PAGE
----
One prior finding noted that two board employees billed the “actual cost” of meals and lodging instead of the proper $75 overnight per diem on seven occasions, resulting in overpayments totaling $1,889. Another raised concerns about unallowable expenses charged to public accounts for things like upgraded airline seats, late checkout fees at hotels and “golf outings.”

Missildine’s response said some of those charges occured because the board’s previous travel policy “allowed for the actual costs of travel, meals and lodging,” though it has since been changed. She also said the board wasn’t previously aware its employees had to follow state law.

“Through the audit process, the board became aware its policy on travel was ‘contrary to current state law’ and employees of the board are considered ‘employees of state agencies,’” she wrote.

Despite the policy change, the recent audit still found issues with some of the same practices.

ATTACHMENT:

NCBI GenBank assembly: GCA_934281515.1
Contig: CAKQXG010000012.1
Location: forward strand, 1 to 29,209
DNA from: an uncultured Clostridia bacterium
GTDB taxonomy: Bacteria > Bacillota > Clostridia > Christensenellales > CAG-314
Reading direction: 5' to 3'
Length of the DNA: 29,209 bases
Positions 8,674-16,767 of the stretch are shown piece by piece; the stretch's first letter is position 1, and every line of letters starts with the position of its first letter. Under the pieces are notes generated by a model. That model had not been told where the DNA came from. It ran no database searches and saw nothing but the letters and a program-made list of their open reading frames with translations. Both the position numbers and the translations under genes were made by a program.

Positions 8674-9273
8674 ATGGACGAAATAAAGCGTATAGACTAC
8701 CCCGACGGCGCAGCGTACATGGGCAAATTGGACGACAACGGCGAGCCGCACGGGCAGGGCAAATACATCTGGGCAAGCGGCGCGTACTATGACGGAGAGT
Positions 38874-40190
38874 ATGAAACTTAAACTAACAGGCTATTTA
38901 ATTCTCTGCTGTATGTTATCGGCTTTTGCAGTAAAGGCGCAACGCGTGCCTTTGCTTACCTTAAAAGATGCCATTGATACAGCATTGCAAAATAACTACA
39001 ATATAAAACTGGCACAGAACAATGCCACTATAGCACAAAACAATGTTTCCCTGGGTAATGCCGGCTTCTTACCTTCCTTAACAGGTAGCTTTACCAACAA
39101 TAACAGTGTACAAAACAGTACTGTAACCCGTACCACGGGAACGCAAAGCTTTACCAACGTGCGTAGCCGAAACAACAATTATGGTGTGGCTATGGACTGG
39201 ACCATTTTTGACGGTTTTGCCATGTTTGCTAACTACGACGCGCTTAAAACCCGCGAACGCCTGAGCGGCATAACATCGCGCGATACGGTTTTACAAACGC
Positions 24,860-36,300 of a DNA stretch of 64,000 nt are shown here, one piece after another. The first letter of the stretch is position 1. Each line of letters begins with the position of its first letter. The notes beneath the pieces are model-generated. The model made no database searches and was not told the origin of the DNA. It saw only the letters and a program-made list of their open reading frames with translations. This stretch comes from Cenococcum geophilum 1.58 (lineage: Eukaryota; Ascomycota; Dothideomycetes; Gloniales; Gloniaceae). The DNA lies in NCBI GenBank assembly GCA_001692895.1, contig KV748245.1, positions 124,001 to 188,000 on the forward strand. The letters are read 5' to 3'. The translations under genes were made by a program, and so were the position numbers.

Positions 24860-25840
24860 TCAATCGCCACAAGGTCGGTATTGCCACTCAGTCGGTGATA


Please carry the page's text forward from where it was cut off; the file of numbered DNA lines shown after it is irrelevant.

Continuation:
Auditors noted that, more recently, two board employees were again reimbursed for the actual expense of meals and lodging paid for during an in-state conference. The result was $1,839 of additional expenses, though one employee has since reimbursed the board $245.

Another area of concern were credit card purchases submitted without itemized receipts. During the recent examination, “95 [credit card] charges totaling $6,137.03 had no itemized receipt or invoice attached.” In a previous unresolved finding, auditors noted 86 charges totaling $6,664 that similarly had no attached receipt.

According to Missildine, the reconciliation of the board’s credit card statements was formerly handled by the outside CPA firm as well. She said the board has previously voiced concern about how the records were maintained during the transition to its in-house accounting operation.